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NYC Hospitals Start Moving Sick Babies

NYC Hospitals Start Moving Sick Babies
Source - NBC New York

Just four days remain before a potential nurses’ strike at several major local hospitals in New York City, and one of the city’s largest hospital systems is already beginning to take drastic action.

However, two more hospitals made agreements with the union on Wednesday night, which might put pressure on the other hospitals to do the same.

Until then, Mount Sinai Health System is begun to divert “a majority” of ambulances from four of its institutions and is sending children from its neonatal critical care units to other hospital systems, according to a message from hospital administration to workers, a copy of which News 4 received.

According to the memo from the leaders of Mount Sinai Hospital, along with Mount Sinai Morningside and West, the majority of the difficulties in the continuing discussions have been resolved, but not all, and that there is a limited amount of time left.

The email details a number of actions and says, “We have no option but to move through with our strike strategy in order to do what is best for our patients.

A separate route will be taken by the ambulances from Mount Sinai Beth Israel, Mount Sinai West, Mount Sinai Morningside, and Mount Sinai Hospital.Only emergency operations will be scheduled at the main facility and Morningside facility, while elective treatments will be postponed.

some patients being transferred. Sadly, this also entails moving NICU infants outside of the Mount Sinai Health System in order to provide them with the care they so desperately require. “.
Discharging “as many patients as appropriate” and moving services to the Morningside campus for emergency care and child psychiatry and the main and West facilities for inpatient care.

More than 50 NICU infants were present as of Thursday morning, a Mount Sinai source told News 4. a little less than the 64-person maximum.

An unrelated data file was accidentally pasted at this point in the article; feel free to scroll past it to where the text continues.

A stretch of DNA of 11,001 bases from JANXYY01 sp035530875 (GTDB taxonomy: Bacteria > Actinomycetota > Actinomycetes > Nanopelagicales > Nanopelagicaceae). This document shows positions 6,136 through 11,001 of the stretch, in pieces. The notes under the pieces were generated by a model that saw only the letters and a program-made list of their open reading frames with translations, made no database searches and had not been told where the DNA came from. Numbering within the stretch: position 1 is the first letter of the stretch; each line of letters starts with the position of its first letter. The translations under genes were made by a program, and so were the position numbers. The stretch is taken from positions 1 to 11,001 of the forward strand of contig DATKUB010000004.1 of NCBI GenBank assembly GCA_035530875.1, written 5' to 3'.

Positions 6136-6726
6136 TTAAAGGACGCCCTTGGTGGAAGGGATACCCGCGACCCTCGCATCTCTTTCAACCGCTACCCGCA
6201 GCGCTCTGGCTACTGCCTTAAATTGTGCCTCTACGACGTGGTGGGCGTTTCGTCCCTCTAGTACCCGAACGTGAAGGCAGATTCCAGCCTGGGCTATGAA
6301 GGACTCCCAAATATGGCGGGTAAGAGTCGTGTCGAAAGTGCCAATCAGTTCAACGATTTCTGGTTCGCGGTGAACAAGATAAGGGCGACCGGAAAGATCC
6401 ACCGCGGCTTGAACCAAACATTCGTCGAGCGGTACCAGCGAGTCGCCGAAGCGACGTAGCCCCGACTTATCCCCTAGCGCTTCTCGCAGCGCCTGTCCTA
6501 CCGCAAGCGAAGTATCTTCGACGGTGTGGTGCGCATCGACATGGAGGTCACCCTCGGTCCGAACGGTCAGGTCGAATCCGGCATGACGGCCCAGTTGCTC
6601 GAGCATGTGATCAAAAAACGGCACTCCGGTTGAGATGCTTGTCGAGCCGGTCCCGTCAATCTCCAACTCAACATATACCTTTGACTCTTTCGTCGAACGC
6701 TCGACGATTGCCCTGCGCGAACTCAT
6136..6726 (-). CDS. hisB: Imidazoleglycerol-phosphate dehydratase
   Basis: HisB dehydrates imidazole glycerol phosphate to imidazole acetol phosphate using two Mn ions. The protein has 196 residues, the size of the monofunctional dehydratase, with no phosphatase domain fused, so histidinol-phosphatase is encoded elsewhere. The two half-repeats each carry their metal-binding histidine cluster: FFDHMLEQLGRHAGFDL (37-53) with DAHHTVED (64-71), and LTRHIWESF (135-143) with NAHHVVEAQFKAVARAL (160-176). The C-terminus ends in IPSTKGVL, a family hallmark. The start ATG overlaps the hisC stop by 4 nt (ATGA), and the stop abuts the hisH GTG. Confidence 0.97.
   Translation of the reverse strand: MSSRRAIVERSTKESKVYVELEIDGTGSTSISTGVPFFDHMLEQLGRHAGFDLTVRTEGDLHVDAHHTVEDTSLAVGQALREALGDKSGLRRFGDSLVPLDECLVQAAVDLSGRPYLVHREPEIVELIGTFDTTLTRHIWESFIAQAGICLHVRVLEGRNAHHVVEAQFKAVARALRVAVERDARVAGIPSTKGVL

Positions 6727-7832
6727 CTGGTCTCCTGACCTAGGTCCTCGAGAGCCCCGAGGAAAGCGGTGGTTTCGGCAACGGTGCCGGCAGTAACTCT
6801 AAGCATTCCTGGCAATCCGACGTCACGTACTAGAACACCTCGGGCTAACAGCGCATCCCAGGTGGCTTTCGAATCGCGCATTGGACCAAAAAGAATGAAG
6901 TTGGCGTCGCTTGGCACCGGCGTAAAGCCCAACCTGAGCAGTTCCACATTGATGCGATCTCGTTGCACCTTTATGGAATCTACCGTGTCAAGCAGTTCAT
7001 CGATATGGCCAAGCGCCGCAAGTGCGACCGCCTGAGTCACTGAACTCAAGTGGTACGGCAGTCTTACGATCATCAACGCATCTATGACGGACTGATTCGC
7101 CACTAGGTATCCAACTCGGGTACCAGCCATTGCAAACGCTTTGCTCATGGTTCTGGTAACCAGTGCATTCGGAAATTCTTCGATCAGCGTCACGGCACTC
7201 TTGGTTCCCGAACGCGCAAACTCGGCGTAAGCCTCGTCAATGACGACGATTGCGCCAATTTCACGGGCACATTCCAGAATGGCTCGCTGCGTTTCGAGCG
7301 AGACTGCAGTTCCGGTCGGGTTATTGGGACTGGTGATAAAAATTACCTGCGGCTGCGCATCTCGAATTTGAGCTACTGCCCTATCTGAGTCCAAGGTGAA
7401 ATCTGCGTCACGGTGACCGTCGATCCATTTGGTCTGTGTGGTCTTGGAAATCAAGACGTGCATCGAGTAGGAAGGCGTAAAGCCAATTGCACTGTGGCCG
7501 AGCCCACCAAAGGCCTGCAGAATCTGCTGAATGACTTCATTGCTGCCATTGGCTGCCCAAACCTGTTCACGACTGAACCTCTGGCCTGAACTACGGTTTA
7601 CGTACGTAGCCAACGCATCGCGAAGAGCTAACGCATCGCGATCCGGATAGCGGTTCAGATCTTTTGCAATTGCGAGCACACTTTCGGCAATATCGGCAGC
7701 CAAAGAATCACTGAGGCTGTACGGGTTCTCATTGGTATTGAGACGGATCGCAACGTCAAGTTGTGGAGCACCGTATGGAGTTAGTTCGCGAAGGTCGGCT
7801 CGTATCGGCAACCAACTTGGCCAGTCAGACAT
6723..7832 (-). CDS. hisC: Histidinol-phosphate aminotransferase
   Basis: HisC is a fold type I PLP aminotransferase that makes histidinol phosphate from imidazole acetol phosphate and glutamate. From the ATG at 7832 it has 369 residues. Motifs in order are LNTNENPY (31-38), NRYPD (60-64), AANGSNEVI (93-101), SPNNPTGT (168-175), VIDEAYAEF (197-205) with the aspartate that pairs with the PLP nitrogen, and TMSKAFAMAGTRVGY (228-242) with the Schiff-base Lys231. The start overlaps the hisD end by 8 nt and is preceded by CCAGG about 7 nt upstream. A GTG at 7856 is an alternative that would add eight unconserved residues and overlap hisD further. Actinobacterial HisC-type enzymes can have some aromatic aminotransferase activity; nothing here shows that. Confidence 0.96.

The hospital source goes on to say that although no babies have yet been moved, it doesn’t seem that the parents of these babies have been informed that their children will need to be transferred to another facility.

At certain negotiation tables where hospitals are talking with their respective staffs, there has allegedly been some movement, but not enough to stop a strike just yet, according to nurses.

New York State Nurses Association President Nancy Hagans said that nurses feel abandoned and mistreated by their employers. We arranged for final FaceTime chats so that departing patients may bid farewell to their loved ones while we held their hands.

Seven private hospitals (Montefiore, Mount Sinai Hospital, Medical Center, and Flushing Hospital Medical Center, Mount Sinai Morningside and West, Maimonides, BronxCare, Richmond University) are on high alert for a possible strike that might start on January 1 and send already overburdened hospitals into full-on crisis mode with potentially catastrophic consequences for patient care.

Deals were reached at Maimonides and Richmond, according to the union’s statement on Thursday morning, leaving the other five still open.

According to how talks go, there may be no strikes at all, one strike, or as many as seven strikes, depending on how each hospital negotiates with their own nurses.

As Ken Raske of the Greater New York Hospital Association previously told NBC New York, “it could be a huge public health catastrophe.”. He stated that hospital administrators were “extremely nervous.”. “.

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